This ultimate center of consciousness cannot be proved but is to be experienced slowly by way of listening, pondering and realizing (sravanam, mananam, nididhyasanam). In the depth of the experience we are taken fromjivatman toparamatman. Man's ultimate content is God's own image. Image always indicates something original.Jivatman, when properly understood, leads man to the divine in himself. In short, understanding himself in depth, man understands God.
The Changing universe rotates around the unchanging center, the ultimate reality, the supreme consciousness. And we reach this consciousness in quiet and silence in the same way as we dive and reach the still bottom of a turbulent sea. To achieve this we have to silence all our senses and thus be free from all emotional conflicts. With this process of silencing ayogibecomes capable of remaining unchanged in the changing life situations. As in the macrocosm the changing universe rotates around the unchangingBrahman, so in the microcosm all the outer layers of consciousness, which are rapidly changing, will be centered on and guided by the steady consciousness of theyogi.
Human knowledge draws intelligibility from sensibility. This is done with a dynamic activity of the mind known as abstraction. Abstraction, as the word signifies, is a process of drawing from (Latinab-trahere). It is drawing of the essence of a thing from its sensible data. Philosophically, abstraction is defined as the consideration of one aspect of reality or being, leaving other aspects unconsidered. Thus when one says 'man is a rational animal' one abstracts what is common in all human beings one has encountered, but leave aside the particularities of each of them. This kind of abstraction in which the totality of the essence of a species is drawn from different individuals is known as total abstraction. Both what is abstracted and what is left aside is total. Total essence is abstracted; total individuality is left aside.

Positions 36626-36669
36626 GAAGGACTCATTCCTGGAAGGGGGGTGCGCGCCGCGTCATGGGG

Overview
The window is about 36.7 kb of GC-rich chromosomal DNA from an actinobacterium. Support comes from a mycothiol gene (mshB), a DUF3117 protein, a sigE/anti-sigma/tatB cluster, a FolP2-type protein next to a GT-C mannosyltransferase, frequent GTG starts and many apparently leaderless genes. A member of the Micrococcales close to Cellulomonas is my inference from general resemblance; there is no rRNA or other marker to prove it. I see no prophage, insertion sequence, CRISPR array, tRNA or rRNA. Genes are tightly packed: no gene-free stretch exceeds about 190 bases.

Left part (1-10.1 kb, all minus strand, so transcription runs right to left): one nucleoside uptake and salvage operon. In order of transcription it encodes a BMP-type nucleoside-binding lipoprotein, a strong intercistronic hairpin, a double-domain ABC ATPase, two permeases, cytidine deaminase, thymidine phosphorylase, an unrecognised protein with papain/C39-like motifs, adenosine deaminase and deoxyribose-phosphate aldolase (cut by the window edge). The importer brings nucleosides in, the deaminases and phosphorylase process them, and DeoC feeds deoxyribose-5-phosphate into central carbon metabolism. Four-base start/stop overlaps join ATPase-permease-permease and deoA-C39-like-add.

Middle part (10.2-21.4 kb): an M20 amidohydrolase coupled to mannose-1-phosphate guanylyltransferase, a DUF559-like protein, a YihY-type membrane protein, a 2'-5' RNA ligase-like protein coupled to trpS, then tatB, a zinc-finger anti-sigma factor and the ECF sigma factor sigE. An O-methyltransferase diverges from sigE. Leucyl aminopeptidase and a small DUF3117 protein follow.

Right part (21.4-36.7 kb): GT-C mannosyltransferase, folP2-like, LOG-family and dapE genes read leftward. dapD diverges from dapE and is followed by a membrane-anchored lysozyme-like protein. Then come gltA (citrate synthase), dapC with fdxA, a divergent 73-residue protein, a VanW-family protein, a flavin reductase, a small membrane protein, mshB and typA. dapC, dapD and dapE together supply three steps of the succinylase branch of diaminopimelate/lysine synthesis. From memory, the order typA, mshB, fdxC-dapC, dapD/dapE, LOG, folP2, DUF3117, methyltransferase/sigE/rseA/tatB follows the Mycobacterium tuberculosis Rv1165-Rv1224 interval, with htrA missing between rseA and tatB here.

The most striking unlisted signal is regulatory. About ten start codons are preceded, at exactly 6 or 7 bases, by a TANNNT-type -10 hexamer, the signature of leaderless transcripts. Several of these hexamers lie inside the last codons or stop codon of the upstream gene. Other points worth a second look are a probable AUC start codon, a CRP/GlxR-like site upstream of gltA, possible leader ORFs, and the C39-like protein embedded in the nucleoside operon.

Bhava andAnubhava are most important results of reading. "When knowledge is related to the being he encounters, it is called lower knowledge (apara-vidya) and can be objectified. When, on the contrary, knowledge is realizing theatman within, it is called higher knowledge (para-vidya) and refuses to be objectified. It is simply the experience of theatmanas the knower" (Vineeth, p. 39) There are experiences and these experiences will change man. If we go back to Indian scriptures and sacred tradition there was no bibliography, no indexing, no key word search, no printed form, not even a written form. A communication and learning method calledsruti andsmriti allowed the enjoyment of the scripture in depth.
The Past Has Given Way to the New
Today our situation has undergone a great change from the past and the past has given way to the new. The present situation stands influenced by the west.